Sometimes you need a seeing eye dog to see the solution.

Sometimes you need a seeing eye dog to see the solution.

In the entry, The Top Five Issues In Project Estimation, we identified the five macro categories of estimation problems generated when I asked a group of people the question “What are the two largest issues in project estimation?”  Knowing what the issues are is important, however equally important is having a set of solutions.

  1. Requirements. Techniques that reduce the impact of unclear and changing requirements on budgeting and estimation include release plans, identifying a clear minimum viable product and changing how requirements changes are viewed when judging project success. See Requirements: The Chronic Problem with Project Estimation.
  2. Estimate Reliability. Recognize that budgets, estimates and plans are subject to the cone of uncertainty.  The cone of uncertainty is a reflection of the fact earlier in a project the less you know about the project.  Predictions of the future will be more variable the less you know about the project.  Budgets, estimates and plans are predictions of cost, effort, duration or size.
  3. Project History.  Collect predicted and actual project size, effort, duration and other project demographics for each project.  Project history can be used both as the basis for analogous estimates and/or to train parametric estimation tools.  The act of collecting the quantitative history and the qualitative story about how projects performed is a useful form of introspection that can drive change.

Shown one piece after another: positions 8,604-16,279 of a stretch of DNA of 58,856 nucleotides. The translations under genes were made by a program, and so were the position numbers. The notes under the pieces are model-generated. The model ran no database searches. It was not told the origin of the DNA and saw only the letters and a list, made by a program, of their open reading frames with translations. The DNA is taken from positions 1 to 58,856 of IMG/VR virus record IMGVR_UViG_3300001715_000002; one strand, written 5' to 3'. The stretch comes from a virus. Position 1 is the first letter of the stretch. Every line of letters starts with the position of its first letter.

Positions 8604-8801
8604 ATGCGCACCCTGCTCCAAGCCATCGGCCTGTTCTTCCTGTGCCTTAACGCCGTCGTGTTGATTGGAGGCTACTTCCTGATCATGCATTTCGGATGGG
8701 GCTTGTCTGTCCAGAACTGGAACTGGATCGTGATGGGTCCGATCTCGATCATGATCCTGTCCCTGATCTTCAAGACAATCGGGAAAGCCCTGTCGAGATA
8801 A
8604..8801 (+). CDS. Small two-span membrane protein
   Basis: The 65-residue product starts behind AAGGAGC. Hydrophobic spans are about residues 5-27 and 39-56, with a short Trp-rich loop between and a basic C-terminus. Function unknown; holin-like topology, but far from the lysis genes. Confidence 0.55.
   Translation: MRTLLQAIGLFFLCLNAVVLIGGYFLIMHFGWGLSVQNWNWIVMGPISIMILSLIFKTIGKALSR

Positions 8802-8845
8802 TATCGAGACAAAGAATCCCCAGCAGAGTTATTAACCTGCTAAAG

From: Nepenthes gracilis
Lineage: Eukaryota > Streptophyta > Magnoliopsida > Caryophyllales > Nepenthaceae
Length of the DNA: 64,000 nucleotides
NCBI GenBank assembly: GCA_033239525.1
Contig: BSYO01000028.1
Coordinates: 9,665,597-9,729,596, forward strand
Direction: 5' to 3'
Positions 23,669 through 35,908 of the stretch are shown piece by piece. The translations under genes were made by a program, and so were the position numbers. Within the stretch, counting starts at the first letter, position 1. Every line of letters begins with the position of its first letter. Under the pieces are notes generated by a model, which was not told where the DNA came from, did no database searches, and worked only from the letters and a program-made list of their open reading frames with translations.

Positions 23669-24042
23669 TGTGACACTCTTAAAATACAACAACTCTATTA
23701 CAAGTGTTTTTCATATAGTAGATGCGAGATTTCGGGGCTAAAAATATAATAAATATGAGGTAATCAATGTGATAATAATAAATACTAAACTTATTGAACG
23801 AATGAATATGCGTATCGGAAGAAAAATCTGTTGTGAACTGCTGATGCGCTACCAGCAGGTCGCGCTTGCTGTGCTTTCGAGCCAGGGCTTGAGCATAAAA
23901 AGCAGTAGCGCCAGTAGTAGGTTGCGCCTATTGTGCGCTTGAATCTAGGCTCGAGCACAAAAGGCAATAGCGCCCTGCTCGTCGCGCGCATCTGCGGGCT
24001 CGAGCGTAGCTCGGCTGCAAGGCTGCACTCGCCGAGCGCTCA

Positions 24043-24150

4. Labor Hours Are Not The Same As Size.  Implement functional (e.g. IFPUG Function Points) or relative sizing (Story Points) as a step in the estimation process. The act of focusing on size separately allows estimators to gain greater focus on the other parts of the estimation process like team capabilities, processes, risks or changes that will affect velocity.  Greater focus leads to greater understanding, which leads to a better estimate.
  5. No One Dedicated to Estimation.  Estimating is a skill that that not only requires but practice to develop consistency.  While everyone should understand the concepts of estimation, consistency will be gained faster if someone is dedicated to learn and to execute the estimation process.

Solving the five macro estimation problems requires organizational change.  Many of the changes required are difficult because they are less about “how” to estimate and more about what we think estimates are, which leads into a discussion of why we estimate.  Organization’s budget and estimate to provide direction at a high level.   At this level budgets and estimates affect planning for tax accruals and for communicating portfolio level decisions to organizational stakeholders.  Investing in improving how organizations estimate will improve communication between CIOs, CFOs and business stakeholders.

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